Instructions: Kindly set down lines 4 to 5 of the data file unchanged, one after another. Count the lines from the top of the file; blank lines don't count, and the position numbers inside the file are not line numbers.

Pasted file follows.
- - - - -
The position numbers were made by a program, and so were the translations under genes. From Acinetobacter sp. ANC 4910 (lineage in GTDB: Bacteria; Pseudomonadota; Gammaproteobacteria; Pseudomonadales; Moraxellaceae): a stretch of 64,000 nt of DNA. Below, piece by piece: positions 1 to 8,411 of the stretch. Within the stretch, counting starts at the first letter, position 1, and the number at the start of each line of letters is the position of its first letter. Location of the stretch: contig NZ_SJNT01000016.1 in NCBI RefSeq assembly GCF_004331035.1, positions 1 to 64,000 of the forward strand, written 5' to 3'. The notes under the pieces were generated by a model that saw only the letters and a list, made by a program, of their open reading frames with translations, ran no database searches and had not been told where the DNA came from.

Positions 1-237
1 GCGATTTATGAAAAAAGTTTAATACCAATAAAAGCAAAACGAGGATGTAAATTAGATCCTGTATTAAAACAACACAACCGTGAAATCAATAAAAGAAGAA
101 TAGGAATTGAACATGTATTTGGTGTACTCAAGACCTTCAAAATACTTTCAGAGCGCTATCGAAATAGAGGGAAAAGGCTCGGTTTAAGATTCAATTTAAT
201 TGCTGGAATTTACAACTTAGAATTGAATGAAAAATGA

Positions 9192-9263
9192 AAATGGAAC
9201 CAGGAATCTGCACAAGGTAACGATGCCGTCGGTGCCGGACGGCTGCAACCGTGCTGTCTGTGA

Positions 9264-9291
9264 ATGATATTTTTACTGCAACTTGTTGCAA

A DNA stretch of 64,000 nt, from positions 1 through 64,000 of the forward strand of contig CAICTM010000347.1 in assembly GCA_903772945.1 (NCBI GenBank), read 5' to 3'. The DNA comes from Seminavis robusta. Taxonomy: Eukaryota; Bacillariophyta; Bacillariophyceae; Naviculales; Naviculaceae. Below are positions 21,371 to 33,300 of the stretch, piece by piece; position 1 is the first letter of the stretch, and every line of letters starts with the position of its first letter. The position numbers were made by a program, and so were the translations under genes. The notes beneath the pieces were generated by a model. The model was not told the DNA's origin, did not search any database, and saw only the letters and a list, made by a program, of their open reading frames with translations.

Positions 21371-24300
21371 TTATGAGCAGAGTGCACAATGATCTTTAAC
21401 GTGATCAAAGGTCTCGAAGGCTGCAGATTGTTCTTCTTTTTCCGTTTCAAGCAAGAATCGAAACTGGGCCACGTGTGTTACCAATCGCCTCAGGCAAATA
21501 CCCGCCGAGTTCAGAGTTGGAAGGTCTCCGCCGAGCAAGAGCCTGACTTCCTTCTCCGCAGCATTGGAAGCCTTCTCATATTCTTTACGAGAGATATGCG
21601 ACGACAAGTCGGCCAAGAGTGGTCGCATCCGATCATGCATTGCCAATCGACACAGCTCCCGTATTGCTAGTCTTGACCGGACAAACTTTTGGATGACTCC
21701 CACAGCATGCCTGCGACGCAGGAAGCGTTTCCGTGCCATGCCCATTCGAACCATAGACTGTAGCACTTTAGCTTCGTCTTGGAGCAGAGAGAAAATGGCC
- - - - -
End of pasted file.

101 TAGGAATTGAACATGTATTTGGTGTACTCAAGACCTTCAAAATACTTTCAGAGCGCTATCGAAATAGAGGGAAAAGGCTCGGTTTAAGATTCAATTTAAT
201 TGCTGGAATTTACAACTTAGAATTGAATGAAAAATGA